Prime Minister Theresa May has today announced that the law will be changed to give heterosexual couples the right to a civil partnership. Sarah Evans, Family lawyer at Coodes Solicitors comments.
The Prime Minister has announced a change in the law that will give all couples the option of having a civil partnership instead of getting married. This comes soon after the Supreme Court ruled that the Civil Partnership Act 2004 was not compatible with the European Convention on Human Rights. Hetrosexual couple, Rebecca Steinfeld and Charles Keidan, brought the case as they did not feel marriage was an option for them as it had “treated women as property for centuries.”
What is a civil partnership?
Like marriage, civil partnerships give a relationship legal status. That includes legal and financial protection in the event of a relationship ending or the death of a spouse or partner, as well as inheritance and property rights. From a legal perspective there is little difference between the two and dissolving a civil partnership involves the same legal process as a divorce. The only difference is that a civil partnership cannot be dissolved due to adultery, unlike a divorce.
The Civil Partnership Act 2004 addressed discrimination by offering same sex couples access to the same legislation as married couples. Civil partnerships were offered for the first time in the UK in 2015 to enable same sex couples to formalise their relationships. The Marriage (Same Sex Couples) Act 2013 followed, allowing same sex couples to marry. Since then there have been calls for heterosexual couples also to have the choice between a marriage and civil partnership.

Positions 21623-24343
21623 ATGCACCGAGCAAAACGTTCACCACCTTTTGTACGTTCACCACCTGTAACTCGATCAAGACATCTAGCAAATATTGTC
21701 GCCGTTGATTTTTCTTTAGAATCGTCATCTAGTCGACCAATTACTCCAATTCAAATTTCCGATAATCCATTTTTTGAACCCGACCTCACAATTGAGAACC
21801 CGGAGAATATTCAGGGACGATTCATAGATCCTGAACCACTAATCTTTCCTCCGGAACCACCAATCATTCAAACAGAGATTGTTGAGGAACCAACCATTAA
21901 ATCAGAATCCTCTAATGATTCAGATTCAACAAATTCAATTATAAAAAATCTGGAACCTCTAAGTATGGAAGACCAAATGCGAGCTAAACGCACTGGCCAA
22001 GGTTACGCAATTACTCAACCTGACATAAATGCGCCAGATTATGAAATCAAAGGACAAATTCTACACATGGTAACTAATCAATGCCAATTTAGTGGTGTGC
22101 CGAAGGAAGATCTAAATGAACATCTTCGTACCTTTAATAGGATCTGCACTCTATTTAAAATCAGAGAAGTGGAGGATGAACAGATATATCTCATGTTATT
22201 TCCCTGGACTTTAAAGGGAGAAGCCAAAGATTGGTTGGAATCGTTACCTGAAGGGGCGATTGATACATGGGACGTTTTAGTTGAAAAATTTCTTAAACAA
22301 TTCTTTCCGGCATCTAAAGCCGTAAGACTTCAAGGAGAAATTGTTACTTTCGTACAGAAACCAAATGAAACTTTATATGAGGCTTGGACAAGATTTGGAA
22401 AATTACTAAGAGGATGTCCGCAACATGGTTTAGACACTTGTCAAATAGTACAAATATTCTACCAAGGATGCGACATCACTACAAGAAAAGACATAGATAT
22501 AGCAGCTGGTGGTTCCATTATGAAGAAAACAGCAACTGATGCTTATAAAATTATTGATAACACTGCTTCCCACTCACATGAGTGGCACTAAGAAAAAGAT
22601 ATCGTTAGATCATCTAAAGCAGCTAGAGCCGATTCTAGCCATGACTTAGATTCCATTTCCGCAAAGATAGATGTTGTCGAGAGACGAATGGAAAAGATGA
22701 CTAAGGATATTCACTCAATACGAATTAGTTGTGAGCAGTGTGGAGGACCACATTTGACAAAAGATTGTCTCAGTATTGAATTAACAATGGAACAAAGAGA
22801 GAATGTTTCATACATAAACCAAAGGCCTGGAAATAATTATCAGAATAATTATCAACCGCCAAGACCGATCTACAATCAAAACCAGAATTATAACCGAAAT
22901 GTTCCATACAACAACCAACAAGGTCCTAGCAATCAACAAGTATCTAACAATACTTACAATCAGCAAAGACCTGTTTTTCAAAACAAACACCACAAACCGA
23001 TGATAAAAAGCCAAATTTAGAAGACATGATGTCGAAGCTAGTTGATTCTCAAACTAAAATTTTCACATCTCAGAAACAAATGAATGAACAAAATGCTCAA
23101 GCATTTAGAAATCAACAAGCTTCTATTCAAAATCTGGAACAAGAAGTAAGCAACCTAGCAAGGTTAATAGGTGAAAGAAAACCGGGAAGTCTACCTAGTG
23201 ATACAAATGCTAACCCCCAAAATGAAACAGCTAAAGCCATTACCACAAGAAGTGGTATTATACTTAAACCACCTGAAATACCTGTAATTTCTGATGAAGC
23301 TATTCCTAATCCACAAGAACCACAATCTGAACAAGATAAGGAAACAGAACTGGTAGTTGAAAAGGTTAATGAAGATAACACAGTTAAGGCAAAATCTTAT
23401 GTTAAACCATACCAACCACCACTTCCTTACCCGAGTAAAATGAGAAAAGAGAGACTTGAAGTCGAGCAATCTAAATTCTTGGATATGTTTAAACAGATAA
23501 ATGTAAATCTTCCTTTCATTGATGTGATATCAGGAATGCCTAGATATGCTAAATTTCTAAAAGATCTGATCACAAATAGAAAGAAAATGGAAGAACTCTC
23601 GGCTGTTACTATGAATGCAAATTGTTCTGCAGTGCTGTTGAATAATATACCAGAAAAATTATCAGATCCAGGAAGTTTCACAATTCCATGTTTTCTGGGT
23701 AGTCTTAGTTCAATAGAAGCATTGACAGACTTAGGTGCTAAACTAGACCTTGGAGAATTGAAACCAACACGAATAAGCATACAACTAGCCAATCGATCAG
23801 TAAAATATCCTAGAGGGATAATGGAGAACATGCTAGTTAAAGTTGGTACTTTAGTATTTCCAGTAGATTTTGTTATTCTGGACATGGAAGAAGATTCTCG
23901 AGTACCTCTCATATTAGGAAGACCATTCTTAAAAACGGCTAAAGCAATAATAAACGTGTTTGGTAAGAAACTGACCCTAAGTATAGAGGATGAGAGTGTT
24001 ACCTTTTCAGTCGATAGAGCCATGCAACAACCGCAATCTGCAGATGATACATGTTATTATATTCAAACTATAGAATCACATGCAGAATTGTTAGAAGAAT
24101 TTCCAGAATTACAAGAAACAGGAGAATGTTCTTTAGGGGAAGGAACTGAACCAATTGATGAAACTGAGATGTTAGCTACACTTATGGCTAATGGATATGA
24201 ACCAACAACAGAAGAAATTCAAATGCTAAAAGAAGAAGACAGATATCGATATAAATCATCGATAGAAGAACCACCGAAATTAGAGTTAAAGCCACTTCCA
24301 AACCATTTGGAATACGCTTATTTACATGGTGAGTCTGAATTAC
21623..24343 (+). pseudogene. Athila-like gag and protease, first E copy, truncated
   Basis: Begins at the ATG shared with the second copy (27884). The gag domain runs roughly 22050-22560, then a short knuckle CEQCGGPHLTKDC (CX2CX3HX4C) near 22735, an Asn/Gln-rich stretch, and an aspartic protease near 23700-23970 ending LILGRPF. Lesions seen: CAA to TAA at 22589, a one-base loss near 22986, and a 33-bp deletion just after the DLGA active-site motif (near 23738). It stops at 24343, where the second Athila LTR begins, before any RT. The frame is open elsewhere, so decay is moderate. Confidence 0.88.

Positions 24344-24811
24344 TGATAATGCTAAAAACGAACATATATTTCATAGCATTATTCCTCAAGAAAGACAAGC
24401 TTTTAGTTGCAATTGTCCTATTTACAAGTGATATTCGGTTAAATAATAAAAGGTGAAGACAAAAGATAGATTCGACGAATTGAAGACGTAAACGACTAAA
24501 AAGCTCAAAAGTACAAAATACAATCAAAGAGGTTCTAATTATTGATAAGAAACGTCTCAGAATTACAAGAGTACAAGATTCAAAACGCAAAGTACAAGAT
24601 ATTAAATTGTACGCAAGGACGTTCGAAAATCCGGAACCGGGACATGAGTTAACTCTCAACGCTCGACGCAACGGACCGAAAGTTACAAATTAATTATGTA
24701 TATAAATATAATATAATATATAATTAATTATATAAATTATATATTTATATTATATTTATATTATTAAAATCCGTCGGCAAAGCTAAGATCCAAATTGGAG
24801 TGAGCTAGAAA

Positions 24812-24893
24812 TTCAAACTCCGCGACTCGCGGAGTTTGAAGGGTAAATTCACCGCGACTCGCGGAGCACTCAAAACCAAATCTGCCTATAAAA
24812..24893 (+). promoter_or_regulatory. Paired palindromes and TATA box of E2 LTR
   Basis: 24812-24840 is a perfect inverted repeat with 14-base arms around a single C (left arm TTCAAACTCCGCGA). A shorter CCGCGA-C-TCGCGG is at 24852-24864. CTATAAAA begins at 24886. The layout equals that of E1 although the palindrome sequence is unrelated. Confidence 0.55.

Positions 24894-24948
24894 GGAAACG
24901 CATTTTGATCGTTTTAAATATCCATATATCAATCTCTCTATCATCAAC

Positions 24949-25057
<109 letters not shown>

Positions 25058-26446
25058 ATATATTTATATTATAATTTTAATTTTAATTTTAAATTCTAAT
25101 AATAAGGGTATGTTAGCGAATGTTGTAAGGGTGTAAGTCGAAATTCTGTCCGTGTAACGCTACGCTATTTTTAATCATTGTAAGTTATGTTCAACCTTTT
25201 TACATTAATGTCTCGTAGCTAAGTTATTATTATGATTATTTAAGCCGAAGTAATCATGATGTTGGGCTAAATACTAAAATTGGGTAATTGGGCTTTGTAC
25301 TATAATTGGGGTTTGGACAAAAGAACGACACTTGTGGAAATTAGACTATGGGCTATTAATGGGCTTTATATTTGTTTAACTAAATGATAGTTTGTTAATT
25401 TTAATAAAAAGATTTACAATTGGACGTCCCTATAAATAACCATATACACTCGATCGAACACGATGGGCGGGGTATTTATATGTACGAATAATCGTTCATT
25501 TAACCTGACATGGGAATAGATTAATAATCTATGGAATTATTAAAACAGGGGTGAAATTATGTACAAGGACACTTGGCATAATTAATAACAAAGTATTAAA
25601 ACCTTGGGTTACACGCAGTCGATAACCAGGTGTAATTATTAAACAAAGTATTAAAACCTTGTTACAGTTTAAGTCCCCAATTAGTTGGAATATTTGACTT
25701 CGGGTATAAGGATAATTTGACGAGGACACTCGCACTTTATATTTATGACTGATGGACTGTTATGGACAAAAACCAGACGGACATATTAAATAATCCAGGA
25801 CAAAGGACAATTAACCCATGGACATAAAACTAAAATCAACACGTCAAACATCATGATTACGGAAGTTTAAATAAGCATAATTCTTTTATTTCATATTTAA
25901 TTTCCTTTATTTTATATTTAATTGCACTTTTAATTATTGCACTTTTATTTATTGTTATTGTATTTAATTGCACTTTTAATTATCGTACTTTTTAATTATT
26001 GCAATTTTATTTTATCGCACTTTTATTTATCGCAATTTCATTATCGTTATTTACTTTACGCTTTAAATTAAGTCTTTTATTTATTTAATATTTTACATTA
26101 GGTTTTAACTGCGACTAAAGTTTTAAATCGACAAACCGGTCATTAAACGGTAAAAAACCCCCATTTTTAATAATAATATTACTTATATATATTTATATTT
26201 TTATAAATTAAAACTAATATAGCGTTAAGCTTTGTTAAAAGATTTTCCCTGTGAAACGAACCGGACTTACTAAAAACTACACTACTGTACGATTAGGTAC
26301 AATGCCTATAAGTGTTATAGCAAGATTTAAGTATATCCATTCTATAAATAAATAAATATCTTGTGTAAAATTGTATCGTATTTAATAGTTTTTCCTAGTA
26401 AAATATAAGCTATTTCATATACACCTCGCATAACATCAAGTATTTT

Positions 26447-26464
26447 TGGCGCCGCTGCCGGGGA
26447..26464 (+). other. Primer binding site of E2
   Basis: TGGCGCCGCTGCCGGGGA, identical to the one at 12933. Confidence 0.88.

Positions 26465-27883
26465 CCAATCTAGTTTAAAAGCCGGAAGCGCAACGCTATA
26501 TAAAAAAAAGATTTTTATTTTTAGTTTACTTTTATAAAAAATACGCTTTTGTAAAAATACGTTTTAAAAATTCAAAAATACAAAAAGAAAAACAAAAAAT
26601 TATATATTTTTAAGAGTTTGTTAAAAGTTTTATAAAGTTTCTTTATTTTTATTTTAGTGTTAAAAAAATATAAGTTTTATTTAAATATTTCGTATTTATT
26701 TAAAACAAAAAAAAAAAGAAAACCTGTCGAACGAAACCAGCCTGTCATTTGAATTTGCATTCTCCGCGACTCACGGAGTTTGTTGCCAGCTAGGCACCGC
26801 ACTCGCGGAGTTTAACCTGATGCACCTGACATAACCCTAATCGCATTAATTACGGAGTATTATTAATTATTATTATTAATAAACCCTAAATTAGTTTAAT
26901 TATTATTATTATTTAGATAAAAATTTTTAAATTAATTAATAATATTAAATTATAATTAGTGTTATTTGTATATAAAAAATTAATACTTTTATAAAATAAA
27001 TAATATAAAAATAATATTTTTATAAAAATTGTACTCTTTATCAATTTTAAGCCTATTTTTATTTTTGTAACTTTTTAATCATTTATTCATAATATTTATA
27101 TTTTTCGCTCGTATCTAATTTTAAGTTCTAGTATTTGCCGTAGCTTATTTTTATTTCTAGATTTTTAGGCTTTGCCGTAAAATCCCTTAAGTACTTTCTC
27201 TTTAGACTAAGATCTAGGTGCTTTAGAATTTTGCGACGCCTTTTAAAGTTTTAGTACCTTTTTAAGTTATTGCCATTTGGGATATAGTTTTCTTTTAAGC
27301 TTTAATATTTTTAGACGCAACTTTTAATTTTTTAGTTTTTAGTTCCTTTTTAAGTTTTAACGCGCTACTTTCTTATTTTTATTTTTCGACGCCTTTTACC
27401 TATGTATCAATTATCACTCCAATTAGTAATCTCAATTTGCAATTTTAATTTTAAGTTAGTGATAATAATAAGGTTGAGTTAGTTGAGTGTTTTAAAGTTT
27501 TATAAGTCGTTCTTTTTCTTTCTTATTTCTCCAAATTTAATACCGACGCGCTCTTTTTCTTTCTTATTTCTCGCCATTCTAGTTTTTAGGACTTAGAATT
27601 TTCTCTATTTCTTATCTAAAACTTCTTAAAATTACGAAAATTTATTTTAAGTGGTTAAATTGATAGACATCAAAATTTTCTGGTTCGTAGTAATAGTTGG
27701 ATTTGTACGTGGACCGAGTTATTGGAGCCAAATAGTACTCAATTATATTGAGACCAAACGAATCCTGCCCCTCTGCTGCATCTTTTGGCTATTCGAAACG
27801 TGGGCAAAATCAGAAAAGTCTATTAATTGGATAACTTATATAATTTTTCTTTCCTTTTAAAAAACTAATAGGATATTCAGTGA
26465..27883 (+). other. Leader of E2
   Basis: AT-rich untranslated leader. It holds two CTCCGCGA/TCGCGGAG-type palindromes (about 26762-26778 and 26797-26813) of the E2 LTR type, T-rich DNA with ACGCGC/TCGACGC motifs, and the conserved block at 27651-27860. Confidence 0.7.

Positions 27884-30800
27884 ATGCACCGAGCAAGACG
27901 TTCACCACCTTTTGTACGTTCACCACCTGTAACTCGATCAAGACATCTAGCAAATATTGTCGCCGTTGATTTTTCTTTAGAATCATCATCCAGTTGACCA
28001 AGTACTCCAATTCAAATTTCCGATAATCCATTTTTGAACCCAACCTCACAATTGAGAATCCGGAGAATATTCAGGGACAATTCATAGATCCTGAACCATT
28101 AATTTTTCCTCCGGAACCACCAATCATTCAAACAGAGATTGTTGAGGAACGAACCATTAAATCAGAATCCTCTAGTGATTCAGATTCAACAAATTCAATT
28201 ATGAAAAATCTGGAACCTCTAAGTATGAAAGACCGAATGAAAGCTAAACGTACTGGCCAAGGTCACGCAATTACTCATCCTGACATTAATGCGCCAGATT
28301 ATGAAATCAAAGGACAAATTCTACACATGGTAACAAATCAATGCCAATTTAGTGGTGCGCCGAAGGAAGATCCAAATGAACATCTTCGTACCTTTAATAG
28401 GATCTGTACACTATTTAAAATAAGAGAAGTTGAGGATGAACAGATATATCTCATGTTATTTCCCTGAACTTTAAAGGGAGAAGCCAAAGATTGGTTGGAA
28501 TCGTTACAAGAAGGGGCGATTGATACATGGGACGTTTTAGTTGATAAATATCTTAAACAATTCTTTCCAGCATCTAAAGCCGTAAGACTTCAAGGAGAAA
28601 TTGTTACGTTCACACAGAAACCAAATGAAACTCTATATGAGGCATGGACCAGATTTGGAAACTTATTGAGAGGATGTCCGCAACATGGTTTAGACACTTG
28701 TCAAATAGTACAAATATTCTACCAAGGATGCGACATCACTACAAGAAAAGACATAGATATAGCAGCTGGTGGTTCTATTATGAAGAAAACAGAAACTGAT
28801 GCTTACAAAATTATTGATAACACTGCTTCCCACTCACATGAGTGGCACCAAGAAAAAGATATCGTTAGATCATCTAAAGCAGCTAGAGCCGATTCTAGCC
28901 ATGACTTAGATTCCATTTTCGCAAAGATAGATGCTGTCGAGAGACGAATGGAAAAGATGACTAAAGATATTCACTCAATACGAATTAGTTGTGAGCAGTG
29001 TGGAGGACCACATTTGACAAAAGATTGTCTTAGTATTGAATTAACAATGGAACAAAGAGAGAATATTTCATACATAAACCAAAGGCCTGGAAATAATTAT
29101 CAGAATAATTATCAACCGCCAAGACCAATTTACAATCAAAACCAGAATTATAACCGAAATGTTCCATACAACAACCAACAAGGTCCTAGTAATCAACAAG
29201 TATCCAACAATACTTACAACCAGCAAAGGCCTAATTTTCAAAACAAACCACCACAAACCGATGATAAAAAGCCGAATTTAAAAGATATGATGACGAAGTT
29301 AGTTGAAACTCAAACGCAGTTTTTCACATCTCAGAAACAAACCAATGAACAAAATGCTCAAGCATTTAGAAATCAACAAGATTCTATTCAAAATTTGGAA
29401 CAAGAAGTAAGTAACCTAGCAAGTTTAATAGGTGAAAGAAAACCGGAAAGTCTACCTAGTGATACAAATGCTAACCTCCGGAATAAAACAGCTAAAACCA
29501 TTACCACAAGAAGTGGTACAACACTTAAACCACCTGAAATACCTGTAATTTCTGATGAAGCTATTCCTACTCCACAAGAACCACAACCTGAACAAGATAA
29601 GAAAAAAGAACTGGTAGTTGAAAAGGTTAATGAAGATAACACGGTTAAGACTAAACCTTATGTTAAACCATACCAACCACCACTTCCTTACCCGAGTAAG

The myth of common law marriage
The change in the law is designed to provide greater security for unmarried couples and their children. There are an estimated three million cohabiting couples in the UK and statistics suggest that nearly half of Britons believe that unmarried couples possess the same rights as married couples. This is a myth and there is no legislation to protect people who live together without being married or in a civil partnership. A cohabitee, for example, has no automatic rights to his or her partner’s estate after their death, for example.
What happens next?
Although the Government has today promised a change in the law, they have not announced a date. The Government has acknowledged that there are legal issues to consider and technical details to address before the change can take place. However, they have promised to bring about the change as quickly as possible.
For more information or advice on any Family matters, contact Sarah Evans in the Family Team at Coodes Solicitors on 01579 324010 or email@example.com